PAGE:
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Benjamin Affleck

Doctor of Fine Arts

Director of such films as Argo, The Town, and Gone Baby Gone and star of Good Will Hunting, Shakespeare in Love, and Daredevil. Argo was one of the most critically acclaimed films of 2012 and won the Oscar, Golden Globe, and BAFTA awards for Best Picture. Affleck also won an Academy Award for Best Screenplay for Good Will Hunting. In 2010, he founded the Eastern Congo Initiative, a U.S.–based advocacy group focused on supporting the region.

 

Junot Díaz

Doctor of Letters

Author of the critically acclaimed story collection Drown and the novels The Brief Wondrous Life of Oscar Wao, which won the 2008 Pulitzer Prize and the National Book Critics Circle Award, and This Is How You Lose Her, a National Book Award finalist. In 2012, Díaz was awarded a MacArthur “genius grant.” He currently serves as the Rudge and Nancy Allen Professor of Writing at the Massachusetts Institute of Technology and is fiction editor at the Boston Review.

 

Stanley Falkow ’61 PhD

Doctor of Science

One of the most productive, inventive, and influential bacteriologists of his generation. Falkow’s observations and research into the molecular mechanisms of bacterial pathogenesis—how bacteria invade healthy host cells and cause sickness—have produced milestones in the fight against endemic diseases. Among his honors: election to the National Academy of Sciences and to the Royal Society as a foreign member, and recipient of the prestigious Lasker-Koshland Special Achievement Award in Medical Science. He retired from the Stanford School of Medicine in the spring of 2010 to pursue less scientific interests, including fly-fishing and flying. (He earned his pilot’s license at the age of seventy-two.)

 

Beverly Wade Hogan

Doctor of Humane Letters

resident of Tougaloo College in Jackson, Mississippi, and a lifetime advocate for the health, education, and prosperity of the people of Mississippi. She began her career as a therapist and was then executive director at the Hinds County Mental Health Association in Jackson. In 1983, she became executive director of the Mississippi Mental Health Association, establishing a rape crisis center, a shelter for battered women, and Mississippi’s first psychiatric halfway house. Her fourteen years in state government have included being CEO of the Governor’s Office of Federal State Programs and a commissioner with the Mississippi Workers’ Compensation Commission. She is a member of President Obama’s board of advisors for historically black colleges and universities.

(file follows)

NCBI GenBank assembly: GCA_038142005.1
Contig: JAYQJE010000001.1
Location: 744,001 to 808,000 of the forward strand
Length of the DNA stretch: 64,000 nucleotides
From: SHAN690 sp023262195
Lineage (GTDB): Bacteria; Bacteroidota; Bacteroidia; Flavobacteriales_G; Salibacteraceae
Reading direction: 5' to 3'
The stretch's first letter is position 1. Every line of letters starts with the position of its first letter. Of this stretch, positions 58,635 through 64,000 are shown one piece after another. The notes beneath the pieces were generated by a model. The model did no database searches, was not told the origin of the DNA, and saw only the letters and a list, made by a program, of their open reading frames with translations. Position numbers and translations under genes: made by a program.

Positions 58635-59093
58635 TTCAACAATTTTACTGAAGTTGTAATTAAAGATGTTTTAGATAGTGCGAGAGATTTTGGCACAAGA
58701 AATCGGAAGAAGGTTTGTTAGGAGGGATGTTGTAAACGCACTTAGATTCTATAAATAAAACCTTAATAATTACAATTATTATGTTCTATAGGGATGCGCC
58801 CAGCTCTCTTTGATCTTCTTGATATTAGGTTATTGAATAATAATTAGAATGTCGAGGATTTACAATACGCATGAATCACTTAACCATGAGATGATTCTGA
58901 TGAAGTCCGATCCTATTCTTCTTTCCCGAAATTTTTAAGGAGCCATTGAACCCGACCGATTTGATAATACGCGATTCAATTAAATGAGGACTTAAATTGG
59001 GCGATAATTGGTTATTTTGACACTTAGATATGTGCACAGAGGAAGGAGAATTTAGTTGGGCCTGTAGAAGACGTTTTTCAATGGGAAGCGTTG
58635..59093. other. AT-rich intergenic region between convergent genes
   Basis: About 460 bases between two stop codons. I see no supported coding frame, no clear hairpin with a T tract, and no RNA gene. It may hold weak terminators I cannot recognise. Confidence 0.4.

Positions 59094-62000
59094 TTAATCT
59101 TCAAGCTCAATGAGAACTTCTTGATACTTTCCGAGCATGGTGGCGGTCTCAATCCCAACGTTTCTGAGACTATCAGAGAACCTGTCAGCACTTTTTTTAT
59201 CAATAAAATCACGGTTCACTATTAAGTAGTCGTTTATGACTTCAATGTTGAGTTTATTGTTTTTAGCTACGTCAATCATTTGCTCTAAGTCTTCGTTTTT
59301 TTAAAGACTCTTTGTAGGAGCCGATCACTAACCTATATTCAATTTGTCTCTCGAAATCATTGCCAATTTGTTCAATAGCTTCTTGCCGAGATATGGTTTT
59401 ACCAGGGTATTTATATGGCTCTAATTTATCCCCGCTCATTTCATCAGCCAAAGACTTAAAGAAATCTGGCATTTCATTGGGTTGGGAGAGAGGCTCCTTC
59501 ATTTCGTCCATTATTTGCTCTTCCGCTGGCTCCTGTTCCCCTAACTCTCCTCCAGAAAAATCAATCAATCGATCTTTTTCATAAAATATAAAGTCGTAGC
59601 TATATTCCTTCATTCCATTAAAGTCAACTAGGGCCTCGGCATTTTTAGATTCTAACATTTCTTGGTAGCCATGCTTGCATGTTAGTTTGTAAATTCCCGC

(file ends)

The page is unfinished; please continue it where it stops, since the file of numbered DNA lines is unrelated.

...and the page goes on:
Risa Lavizzo-Mourey

Doctor of Medical Science

President and CEO of the Robert Wood Johnson Foundation in Princeton, New Jersey, the nation’s largest philanthropy dedicated solely to health and health care. With her training in geriatrics at Harvard Medical School, she served as the Sylvan Eisman Professor of Medicine and Health Care Systems at the University of Pennsylvania and chief of geriatric medicine at Penn’s medical school. She was known for making house calls and creating care-giving teams with other specialists and nurse practitioners to better serve her patients.

 

Eduardo J. Padrón

Doctor of Humane Letters

President of Miami Dade College. He has led the school in making significant progress in access, retention, graduation, and overall performance of its students. Miami Dade enrolls and graduates more minorities than any other institution of higher education in the United States. Padrón arrived in the United States at age fifteen as a refugee under Operation Peter Pan, a federal project that placed Cuban children with friends or relatives or in U.S. group homes. In 2009, Time magazine named him one of the nation’s ten best college presidents.





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